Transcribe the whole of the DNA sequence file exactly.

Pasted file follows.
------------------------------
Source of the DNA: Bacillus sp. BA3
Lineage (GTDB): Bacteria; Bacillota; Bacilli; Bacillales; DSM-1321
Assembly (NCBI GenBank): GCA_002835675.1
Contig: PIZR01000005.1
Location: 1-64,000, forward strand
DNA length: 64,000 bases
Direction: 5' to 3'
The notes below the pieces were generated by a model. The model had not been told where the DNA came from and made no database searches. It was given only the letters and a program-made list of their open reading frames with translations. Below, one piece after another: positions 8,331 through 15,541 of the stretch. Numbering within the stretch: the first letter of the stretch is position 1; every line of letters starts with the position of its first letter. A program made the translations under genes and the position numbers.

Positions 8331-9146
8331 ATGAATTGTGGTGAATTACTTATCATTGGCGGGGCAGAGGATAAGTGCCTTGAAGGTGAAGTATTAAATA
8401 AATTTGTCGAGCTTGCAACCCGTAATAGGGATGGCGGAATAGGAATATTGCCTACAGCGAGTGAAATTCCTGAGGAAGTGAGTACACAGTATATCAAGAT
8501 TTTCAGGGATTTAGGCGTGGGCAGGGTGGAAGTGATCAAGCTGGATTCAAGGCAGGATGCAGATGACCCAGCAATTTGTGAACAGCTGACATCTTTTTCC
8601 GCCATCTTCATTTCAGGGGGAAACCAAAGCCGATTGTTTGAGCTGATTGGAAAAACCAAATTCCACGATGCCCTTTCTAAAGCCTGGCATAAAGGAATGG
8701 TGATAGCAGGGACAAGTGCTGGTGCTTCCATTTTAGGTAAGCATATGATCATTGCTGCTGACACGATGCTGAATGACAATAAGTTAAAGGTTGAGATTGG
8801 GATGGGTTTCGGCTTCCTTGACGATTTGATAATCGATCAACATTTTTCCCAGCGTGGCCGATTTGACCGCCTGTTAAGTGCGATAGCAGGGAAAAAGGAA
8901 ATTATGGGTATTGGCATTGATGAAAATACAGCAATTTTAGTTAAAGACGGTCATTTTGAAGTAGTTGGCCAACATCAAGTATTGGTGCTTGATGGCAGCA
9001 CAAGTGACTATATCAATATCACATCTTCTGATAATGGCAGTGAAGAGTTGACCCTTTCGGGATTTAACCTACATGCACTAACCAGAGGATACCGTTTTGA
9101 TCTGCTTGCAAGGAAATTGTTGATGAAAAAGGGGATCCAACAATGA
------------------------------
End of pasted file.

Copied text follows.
Source of the DNA: Bacillus sp. BA3
Lineage (GTDB): Bacteria; Bacillota; Bacilli; Bacillales; DSM-1321
Assembly (NCBI GenBank): GCA_002835675.1
Contig: PIZR01000005.1
Location: 1-64,000, forward strand
DNA length: 64,000 bases
Direction: 5' to 3'
The notes below the pieces were generated by a model. The model had not been told where the DNA came from and made no database searches. It was given only the letters and a program-made list of their open reading frames with translations. Below, one piece after another: positions 8,331 through 15,541 of the stretch. Numbering within the stretch: the first letter of the stretch is position 1; every line of letters starts with the position of its first letter. A program made the translations under genes and the position numbers.

Positions 8331-9146
8331 ATGAATTGTGGTGAATTACTTATCATTGGCGGGGCAGAGGATAAGTGCCTTGAAGGTGAAGTATTAAATA
8401 AATTTGTCGAGCTTGCAACCCGTAATAGGGATGGCGGAATAGGAATATTGCCTACAGCGAGTGAAATTCCTGAGGAAGTGAGTACACAGTATATCAAGAT
8501 TTTCAGGGATTTAGGCGTGGGCAGGGTGGAAGTGATCAAGCTGGATTCAAGGCAGGATGCAGATGACCCAGCAATTTGTGAACAGCTGACATCTTTTTCC
8601 GCCATCTTCATTTCAGGGGGAAACCAAAGCCGATTGTTTGAGCTGATTGGAAAAACCAAATTCCACGATGCCCTTTCTAAAGCCTGGCATAAAGGAATGG
8701 TGATAGCAGGGACAAGTGCTGGTGCTTCCATTTTAGGTAAGCATATGATCATTGCTGCTGACACGATGCTGAATGACAATAAGTTAAAGGTTGAGATTGG
8801 GATGGGTTTCGGCTTCCTTGACGATTTGATAATCGATCAACATTTTTCCCAGCGTGGCCGATTTGACCGCCTGTTAAGTGCGATAGCAGGGAAAAAGGAA
8901 ATTATGGGTATTGGCATTGATGAAAATACAGCAATTTTAGTTAAAGACGGTCATTTTGAAGTAGTTGGCCAACATCAAGTATTGGTGCTTGATGGCAGCA
9001 CAAGTGACTATATCAATATCACATCTTCTGATAATGGCAGTGAAGAGTTGACCCTTTCGGGATTTAACCTACATGCACTAACCAGAGGATACCGTTTTGA
9101 TCTGCTTGCAAGGAAATTGTTGATGAAAAAGGGGATCCAACAATGA